That’s where the vast majority of us live. use the high profits from those sales to ramp up production and advertising. Unleashing the Ideavirus 152 www. who want to get their hands on anything neat and potentially wonderful. In the old days. The meat is obviously in the center.com . people believed that you could introduce a product to the early adopters.ideavirus. Crossing the Chasm. Geoffrey Moore unleashed a powerful ideavirus about how new businesses and new ideas get spread.Crossing The Chasm With An Ideavirus In his brilliant book. The curve used to look like this: On the left are early adopters. and where the combination of big audience and pretty decent pricing is most attractive to a marketer. there’s a chasm in the product adoption cycle. On the right are the laggards. There’s a problem with this view: there’s a gap in the curve. A chasm. Basically. the nerds who love new stuff. who are still having trouble getting rid of their steam engine cars. and then roll the product out to the masses.

focusing on the folks who will give you early feedback. An executive wants to keep her appointments straight.com . It turns out that people on the right are fundamentally different from the folks on the left.ideavirus. heavy. Their advice will help you make stuff that’s expensive. hard to use. A nerd wants the latest personal digital assistant. A fashionista wants the latest haute couture outfit from Paris. The CEO at Nationwide wants something that will reduce costs. Post-chasm people want something that works. The party girl wants something that’ll get her a hot date next week. The hungry person just wants something to eat. your first customers and probably your start-up’s employees is a one-way ticket to doom. be your initial sneezers. regardless of how ridiculous it looks.What happened? Turns out people on the right side of the chasm aren’t just lazier or less intellectually curious than the folks on the left of the chasm. A cutting-edge IT guy at Allstate wants a device that will use satellite technology to update claims instantly. How? Pre-chasm people want something cool. The foodie wants maple-jalapeño corncakes. As you can see. layered with crème fraiche and bourbon. awkward Unleashing the Ideavirus 153 www.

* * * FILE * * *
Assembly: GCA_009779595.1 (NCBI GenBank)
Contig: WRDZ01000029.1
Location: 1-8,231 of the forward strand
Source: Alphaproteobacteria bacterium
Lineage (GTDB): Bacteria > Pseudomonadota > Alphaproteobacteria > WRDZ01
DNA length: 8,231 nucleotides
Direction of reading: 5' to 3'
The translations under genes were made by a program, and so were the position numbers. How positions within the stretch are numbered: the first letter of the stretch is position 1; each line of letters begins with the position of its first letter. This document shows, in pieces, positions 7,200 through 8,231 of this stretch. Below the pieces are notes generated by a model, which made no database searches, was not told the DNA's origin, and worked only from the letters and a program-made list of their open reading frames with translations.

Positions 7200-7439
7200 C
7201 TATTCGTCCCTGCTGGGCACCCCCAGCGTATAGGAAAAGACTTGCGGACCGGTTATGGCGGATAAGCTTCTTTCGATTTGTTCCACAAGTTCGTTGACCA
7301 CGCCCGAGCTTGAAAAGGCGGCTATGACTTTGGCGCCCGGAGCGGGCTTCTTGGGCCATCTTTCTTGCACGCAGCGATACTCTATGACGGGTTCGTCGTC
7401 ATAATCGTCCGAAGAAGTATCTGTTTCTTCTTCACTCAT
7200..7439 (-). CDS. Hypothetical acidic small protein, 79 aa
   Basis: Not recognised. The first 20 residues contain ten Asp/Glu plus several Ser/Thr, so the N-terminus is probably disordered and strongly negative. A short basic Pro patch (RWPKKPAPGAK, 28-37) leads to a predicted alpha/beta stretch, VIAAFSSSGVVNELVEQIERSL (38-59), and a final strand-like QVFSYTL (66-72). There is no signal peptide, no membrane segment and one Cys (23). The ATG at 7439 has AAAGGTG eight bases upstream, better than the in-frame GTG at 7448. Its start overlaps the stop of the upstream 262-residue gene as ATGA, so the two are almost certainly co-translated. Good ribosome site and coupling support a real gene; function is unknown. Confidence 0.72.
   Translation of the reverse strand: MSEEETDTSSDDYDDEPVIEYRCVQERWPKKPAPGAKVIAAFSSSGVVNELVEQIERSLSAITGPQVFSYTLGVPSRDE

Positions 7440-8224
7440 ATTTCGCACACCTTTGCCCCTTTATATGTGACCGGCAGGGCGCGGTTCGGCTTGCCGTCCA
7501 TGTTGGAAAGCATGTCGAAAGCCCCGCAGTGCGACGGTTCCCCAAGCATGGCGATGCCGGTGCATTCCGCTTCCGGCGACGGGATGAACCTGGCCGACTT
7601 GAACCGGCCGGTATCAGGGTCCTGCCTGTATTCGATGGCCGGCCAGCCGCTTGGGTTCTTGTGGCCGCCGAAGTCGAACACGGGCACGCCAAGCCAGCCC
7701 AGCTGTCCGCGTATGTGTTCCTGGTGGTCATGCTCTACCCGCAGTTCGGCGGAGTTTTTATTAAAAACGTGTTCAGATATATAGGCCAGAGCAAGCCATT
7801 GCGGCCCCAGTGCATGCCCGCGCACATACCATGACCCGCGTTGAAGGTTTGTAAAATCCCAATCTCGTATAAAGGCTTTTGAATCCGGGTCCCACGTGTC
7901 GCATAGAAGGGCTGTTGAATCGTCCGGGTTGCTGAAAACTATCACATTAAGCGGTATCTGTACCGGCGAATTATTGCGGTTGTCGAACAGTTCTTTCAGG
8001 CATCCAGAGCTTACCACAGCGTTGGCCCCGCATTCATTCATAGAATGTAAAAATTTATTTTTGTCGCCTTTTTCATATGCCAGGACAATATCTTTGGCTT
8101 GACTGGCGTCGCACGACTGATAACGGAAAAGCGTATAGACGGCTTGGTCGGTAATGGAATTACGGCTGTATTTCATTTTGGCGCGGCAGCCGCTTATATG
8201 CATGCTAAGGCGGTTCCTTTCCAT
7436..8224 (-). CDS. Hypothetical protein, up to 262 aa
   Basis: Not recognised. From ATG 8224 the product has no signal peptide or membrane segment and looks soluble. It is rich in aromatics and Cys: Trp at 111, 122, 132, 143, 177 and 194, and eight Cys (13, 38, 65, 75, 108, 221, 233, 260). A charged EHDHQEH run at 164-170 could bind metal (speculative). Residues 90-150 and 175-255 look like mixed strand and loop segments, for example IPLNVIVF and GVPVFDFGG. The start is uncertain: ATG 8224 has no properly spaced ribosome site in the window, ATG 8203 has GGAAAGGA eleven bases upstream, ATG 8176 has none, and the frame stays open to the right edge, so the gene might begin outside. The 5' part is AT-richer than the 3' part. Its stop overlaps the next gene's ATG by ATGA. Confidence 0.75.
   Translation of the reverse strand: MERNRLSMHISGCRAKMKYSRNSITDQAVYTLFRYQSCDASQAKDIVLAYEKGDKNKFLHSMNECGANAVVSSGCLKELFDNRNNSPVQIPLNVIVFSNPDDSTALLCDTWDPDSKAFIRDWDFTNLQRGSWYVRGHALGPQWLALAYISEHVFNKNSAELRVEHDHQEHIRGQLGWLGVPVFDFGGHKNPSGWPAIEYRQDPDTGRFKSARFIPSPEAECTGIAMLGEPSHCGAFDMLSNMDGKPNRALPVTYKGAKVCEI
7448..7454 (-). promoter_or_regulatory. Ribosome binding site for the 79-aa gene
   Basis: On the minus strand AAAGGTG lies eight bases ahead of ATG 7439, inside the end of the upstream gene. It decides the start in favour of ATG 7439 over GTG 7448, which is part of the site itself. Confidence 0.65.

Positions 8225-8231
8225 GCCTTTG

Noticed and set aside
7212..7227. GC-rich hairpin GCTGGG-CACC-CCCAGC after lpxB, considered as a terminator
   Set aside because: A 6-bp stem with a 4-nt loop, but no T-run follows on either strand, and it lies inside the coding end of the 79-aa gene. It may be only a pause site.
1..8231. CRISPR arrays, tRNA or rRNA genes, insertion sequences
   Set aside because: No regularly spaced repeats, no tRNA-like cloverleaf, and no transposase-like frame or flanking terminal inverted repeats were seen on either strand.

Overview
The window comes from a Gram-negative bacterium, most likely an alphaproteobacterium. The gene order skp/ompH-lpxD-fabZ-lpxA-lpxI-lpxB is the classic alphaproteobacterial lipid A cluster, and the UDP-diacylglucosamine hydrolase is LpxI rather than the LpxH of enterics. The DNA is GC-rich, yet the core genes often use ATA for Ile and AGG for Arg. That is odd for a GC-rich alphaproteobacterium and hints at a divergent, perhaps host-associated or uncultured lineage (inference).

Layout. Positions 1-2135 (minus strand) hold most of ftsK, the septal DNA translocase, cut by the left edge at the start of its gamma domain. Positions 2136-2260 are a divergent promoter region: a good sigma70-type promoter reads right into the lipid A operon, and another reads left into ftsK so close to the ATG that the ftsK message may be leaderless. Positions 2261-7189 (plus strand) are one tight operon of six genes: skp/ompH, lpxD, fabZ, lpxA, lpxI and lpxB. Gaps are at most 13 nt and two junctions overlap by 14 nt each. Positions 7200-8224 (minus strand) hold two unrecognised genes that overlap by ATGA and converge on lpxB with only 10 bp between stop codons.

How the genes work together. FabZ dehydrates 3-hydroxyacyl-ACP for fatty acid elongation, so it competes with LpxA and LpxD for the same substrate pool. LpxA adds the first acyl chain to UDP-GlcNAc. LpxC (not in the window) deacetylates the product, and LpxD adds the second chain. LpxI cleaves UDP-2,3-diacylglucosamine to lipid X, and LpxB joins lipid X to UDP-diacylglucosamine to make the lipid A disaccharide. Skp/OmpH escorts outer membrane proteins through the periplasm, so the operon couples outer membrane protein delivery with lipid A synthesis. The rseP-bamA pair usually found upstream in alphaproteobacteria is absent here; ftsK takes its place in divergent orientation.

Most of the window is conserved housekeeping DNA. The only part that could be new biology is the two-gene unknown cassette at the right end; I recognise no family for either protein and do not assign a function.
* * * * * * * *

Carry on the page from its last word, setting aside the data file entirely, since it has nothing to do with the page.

In every case. Try as they might.com . This is why many ideaviruses start with plenty of powerful sneezers but end up dying. “Small Time Crooks. in some cases—like Microsoft—sheer staying power is able to force you over the chasm. funny movie that was understandable at many levels and worth bringing your kids to. It happened to Reebok and to Stephen Sondheim and to Lou Reed. Unleashing the Ideavirus 154 www. Suddenly.and difficult to understand. Why do Woody Allen movies consistently sell so few tickets? They’re certainly adored by critics. you’re doomed. Woody crossed the chasm. And the guys who sell the hottest hot sauce in the world are just not going to find themselves on the table at TGI Friday’s restaurant.” Some viruses are just never going to cross the chasm. far left of the chasm—that’s why it takes Microsoft to version 3 to build something that catches on). You’ll be the darling of some well-respected sneezers. it was the only clean family movie available. Because of this chasm. nominated for awards and attended by a core group of sneezers. “this is another great Woody Allen movie. It happened to Apple with the Newton. During the month it was released. It happened to Microsoft with almost every product they’ve ever launched (Bill Gates is to the far. The success of his latest movie. they’re the ones who are most likely to embrace your new idea and talk about it. (Of course. they indulged the pre-chasm audience and lost the big wins on the right. There’s a huge gap between the Woody Allen audience and the rest of the population.” points to the problem. the word rarely spreads as far and as wide as it could. By focusing (intentionally or not) on creating a wry. the computer nerds are having no luck at all getting normal people to start using Linux.” instead of saying. the sneezers were saying.) The challenge in launching an ideavirus is to understand who the pre-chasm sneezers are. but if you don’t get past them to the rest of the curve. and then you’ll fail. “This is a great movie for your family. In other words.ideavirus. This movie has box-office results that rank among the top four he’s ever released for one simple reason. and using them but not letting them use you. The reason is simple: the virus hits a chasm.

If you spend big on product development and marketing. They understand that if they choose the right hive. it’s okay if it’s not everyone. It’s okay because these idea merchants understand that the hive they’re targeting is not everyone. figuring that will get you over the chasm.But that’s okay.ideavirus. The caveat. of course.com . it’s okay if it’s small. it better. is to match your expenses and your expectations to the size of the hive you’ve chosen. Unleashing the Ideavirus 155 www.